EthicsPoint is our software system for anonymous reporting. (There are many other mechanisms for reporting; this one is intended to make it possible for students to report anonymously.) As far as I can tell, EthicsPoint was designed primarily by HR Professionals and Lawyers rather than by actual caring human beings. That is, its job is to get facts down for instances in which we might decide to terminate someone, or be in legal danger, or whatever. Would I use it to anonymously report sexual assault? Well, let’s see …

First, I click Make a Report. Look! There are about eight main categories each with about a dozen subcategories. Which should I choose? Let’s look …

Academic Affairs. Nope. Accounting and Financial. Nope. Human Resources. Nope. Well, I guess I might want to report someone for making me use this site. Information Technology. Nope. Medical. Nope. Research. Nope. Risk and Safety Matters. Nope. Sexual Discrimination, Harassment, or Misconduct (Title IX). Maybe. What do they list as the subcategories? Sexual Harassment, Sexual Discrimination, Sexual Misconduct, Dating/Partner Misconduct. Hmmm … I don’t see Sexual Assault at all. But this category seems to be the closest, so let’s try.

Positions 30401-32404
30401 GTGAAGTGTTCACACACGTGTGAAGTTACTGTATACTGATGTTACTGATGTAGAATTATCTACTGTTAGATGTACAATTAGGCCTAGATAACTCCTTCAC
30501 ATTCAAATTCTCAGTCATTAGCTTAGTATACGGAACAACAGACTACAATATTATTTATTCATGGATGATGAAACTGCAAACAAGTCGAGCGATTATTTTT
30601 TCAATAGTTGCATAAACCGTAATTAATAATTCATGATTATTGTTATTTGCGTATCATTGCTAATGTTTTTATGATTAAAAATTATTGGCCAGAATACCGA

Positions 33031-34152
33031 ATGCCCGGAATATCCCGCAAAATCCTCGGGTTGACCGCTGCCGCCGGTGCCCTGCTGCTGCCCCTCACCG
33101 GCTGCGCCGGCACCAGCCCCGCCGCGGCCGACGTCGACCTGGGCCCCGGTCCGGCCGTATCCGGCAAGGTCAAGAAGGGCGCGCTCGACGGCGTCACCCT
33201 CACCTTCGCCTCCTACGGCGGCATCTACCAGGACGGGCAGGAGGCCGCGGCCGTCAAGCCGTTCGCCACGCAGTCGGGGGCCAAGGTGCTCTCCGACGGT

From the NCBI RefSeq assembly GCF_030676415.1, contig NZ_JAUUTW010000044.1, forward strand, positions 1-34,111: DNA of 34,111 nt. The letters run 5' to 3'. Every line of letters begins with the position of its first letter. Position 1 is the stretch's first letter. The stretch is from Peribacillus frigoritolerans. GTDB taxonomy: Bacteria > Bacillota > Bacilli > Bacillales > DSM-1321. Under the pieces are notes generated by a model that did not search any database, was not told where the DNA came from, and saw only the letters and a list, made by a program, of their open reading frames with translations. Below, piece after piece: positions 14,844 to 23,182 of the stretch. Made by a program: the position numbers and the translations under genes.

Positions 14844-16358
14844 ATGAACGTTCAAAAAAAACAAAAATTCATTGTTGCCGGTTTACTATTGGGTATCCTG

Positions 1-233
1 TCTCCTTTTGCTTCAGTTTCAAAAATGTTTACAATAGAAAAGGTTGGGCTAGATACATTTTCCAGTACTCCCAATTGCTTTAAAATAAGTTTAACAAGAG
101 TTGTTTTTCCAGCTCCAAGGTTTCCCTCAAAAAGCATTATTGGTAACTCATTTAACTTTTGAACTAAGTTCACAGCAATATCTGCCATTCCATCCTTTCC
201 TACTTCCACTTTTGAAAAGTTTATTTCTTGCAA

The next page brings us some definitions. I’m including them here to give you a sense of what it’s like to try to read through them [2].

Dating/Partner Misconduct: Retaliation in the workplace or classroom consists of activities such as the following: disciplinary demotion or termination; unjustified evaluation, reports, or grades; suspensions with or without pay; loss of normal work or class assignments; denial of access to information; demonstrating a pattern of oppressive supervision; setting of special conditions of employment or study that are not applied to other employees or students; extension of probationary period; denial of customary commendation letters; and untrue statements to prospective employers or institutions of higher education.

Nope. Is that even the right definition?